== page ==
Saturday, March 10, 2012

Mallory, Everest, and WWI

Just finished reading Into the Silence by Wade Davis (Knopf 2011). It concerns the early efforts to climb Mount Everest. Its scope goes way beyond the three expeditions that George Mallory participated in. I guess you could say it gives a harrowing look at British culture in the years leading to and just following WWI.

George Mallory stands centerstage in the book, but he really doesn’t appear till more than 100 pages in. Davis first describes how Everest was discovered as the highest point on Earth, mid 19th century. Data had been taken in the Himalaya but not till some years later were they put together and triangulated to determine that that peak was the world’s top. I’d read some of that before but Davis supplies detail. It’s engrossing to read. Plenty of Empire stuff enters even then.

Davis then introduces the players in the expeditions. Most of the people involved in the expeditions were war veterans. In pounding fashion, Davis recounts horrors of the Great War, as experienced by these men. Somme, Paschedaele, haroo, haroo. You have to keep hearing the numbers to even believe, the carnage, the carnage. It amazes that anyone within the reach of the war retained sanity. It also amazes that any of the European countries involved survived.

Along with the war experience, most of these men were college educated, Britain’s highly structured and hierarchical school system. Mallory was regarded as an Adonis. Davis offers many florid testimonials by men who knew Mallory concerning Mallory’s physical beauty. Sounds like he’s on a par with Rupert Brooke, whom Mallory knew. Historian Lytton Strachey was crazy smitten, but Mallory was crazy smitten with Strachey’s brother James (who said the Treaty of Versailles: “The peace to end all peace.”). All the pictures of Mallory in the book show him under wide brim hats or in fuzzy group shots, and I can detect no nimbus surrounding him. But he must have had something going.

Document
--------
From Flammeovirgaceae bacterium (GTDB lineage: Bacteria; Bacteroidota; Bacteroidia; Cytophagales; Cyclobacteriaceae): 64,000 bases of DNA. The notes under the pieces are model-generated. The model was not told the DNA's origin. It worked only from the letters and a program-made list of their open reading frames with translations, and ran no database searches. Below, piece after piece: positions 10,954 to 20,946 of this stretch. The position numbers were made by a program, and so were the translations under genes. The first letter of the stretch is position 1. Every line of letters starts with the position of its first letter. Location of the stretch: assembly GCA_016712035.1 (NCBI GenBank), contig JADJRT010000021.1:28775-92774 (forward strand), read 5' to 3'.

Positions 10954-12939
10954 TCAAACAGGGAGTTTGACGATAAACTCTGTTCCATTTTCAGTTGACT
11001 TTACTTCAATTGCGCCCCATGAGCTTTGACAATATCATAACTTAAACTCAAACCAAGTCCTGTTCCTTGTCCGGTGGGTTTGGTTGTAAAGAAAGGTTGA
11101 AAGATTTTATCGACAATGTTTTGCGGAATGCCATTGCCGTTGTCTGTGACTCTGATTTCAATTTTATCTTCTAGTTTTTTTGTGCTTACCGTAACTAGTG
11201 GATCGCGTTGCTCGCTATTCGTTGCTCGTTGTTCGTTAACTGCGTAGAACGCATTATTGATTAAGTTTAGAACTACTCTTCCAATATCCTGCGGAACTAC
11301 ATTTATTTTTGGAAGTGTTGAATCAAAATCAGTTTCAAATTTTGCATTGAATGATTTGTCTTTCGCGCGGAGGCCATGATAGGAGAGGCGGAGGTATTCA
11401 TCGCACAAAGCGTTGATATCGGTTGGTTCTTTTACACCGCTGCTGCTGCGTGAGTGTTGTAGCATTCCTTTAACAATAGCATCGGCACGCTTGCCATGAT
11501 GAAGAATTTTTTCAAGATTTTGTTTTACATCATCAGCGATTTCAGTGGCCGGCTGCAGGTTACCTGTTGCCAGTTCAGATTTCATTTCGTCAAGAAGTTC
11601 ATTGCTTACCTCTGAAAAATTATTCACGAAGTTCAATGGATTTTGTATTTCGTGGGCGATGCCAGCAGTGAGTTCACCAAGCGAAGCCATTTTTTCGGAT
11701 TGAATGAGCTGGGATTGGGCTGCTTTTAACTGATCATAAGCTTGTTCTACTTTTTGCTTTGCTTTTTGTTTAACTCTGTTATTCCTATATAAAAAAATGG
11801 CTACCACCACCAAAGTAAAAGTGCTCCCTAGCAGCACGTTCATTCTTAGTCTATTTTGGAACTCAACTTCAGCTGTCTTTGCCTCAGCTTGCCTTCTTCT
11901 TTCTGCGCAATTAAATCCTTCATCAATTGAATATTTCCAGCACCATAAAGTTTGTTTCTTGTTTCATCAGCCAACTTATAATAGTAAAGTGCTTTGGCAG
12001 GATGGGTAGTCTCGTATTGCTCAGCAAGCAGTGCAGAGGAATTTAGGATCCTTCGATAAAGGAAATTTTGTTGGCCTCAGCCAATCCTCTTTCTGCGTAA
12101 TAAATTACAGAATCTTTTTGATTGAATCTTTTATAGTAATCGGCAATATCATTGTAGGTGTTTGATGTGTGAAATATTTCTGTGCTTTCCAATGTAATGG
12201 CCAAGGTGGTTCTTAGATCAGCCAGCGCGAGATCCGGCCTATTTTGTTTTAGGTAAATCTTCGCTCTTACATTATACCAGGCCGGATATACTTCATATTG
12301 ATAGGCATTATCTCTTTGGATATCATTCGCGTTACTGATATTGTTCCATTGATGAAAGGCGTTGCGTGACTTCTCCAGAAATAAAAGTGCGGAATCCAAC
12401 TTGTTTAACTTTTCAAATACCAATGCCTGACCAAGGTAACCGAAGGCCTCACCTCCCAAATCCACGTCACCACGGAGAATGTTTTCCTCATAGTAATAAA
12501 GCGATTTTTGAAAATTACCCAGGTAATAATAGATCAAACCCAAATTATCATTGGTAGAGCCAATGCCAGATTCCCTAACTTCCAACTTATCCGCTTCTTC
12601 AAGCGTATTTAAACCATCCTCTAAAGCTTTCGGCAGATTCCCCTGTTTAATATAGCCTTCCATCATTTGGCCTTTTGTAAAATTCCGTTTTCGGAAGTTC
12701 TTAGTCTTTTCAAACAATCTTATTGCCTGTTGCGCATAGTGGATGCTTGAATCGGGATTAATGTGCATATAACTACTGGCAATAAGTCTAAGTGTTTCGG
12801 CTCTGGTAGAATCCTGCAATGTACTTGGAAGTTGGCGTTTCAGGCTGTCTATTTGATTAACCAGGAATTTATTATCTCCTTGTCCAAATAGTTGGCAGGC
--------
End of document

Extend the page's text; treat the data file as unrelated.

One sees it in his letters, he had character. Indeed, most of the players in the book had been thru hell. It’s a thoughtful, literate bunch making this effort up the mountain. Tibet was largely unknown then, a new political football, and so was mountaineering at such altitude. They were just learning about the effects of thin air, and how to deal with that, as well as dealing a theocracy.

The oxygen tanks that they ended up using were burdens, however necessary. The clothing they wore wasn’t bad, wool and such, and someone had made goose down clothing for himself, but all the pictures in the book look like the men are ready for a jaunt on the moors on some misty morn. I mean, scarves and puttees, and the lot.

Mallory was a hero in England after the first attempt (mostly a reconnaissance) but even after the second attempt on the mountain, a lecture tour in North America failed miserably. During this second attempt, an avalanche caught four climbers and nine Sherpas. Five of the Sherpas died, which left Mallory wondering, why did he survive? Which most survivours of those horrendous battles must have thought. those At least at the time, the taking of Everest was a sort of war effort in the name of British Empire. That sort of meaning had no resonance outside the Empire.

The matter of altitude’s effects still retain mysteries. Some people with experience and fitness excel on the mountain and others fail. Mallory excelled. Despite himself, even. During the fatal expedition he left his compass behind at one stop, and his flashlight at another. His body was found 75 years after his death. He had a broken rope tied to him, and he had fallen. No evidence of Sandy Irvine his partner has been discovered.

The three expeditions could be taken as similar to the Space Race. Getting to the moon was seen as a positive jolt for the US Much practical good came of the Space Race too, technological development. Same too with the Everest expeditions.

I like the breadth of Davis’ subject. He could have stuck with the adventure story—that’s juicy enough—but the context is too important to ignore. That’s the thing that interests me in history, and perhaps interests me in the novels I most cherish. Melville for instance doggedly pulled together the evolving contexts of his whale story into an illuminating intersection. Davis works similarly. Definitely a book worth reading, despite the doleful horror of the war accounts.